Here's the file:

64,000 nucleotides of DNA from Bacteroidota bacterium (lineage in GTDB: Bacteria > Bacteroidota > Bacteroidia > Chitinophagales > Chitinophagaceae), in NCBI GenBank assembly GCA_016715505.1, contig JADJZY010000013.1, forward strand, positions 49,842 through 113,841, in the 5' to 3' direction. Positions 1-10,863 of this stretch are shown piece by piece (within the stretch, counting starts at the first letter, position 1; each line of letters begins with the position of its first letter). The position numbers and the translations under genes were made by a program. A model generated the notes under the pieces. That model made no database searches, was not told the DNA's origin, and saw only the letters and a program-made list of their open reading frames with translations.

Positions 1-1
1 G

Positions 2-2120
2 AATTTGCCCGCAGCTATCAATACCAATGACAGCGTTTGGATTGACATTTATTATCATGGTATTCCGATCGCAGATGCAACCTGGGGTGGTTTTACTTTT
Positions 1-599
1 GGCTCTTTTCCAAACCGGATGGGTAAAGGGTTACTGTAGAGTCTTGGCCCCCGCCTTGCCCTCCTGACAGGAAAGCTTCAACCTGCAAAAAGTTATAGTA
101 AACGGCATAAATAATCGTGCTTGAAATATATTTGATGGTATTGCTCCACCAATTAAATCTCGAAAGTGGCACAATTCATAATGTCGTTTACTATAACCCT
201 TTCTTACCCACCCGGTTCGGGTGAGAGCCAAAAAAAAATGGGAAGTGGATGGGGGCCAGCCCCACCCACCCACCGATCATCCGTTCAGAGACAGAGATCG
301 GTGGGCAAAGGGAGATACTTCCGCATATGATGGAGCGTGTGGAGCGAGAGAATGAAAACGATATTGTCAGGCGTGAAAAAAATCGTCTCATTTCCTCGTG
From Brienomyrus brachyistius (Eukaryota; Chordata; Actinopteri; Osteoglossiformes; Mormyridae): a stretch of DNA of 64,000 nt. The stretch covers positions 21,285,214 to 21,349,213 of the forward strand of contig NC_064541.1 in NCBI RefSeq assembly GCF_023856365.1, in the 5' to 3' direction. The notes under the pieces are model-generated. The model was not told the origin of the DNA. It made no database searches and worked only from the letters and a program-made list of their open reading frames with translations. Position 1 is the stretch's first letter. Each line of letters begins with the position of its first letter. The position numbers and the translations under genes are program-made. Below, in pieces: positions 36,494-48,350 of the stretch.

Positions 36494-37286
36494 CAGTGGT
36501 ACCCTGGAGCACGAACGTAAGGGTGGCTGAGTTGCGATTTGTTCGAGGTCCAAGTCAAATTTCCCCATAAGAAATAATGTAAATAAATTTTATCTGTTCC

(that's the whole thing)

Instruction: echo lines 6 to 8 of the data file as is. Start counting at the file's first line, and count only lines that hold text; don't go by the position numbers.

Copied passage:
Positions 1-599
1 GGCTCTTTTCCAAACCGGATGGGTAAAGGGTTACTGTAGAGTCTTGGCCCCCGCCTTGCCCTCCTGACAGGAAAGCTTCAACCTGCAAAAAGTTATAGTA
101 AACGGCATAAATAATCGTGCTTGAAATATATTTGATGGTATTGCTCCACCAATTAAATCTCGAAAGTGGCACAATTCATAATGTCGTTTACTATAACCCT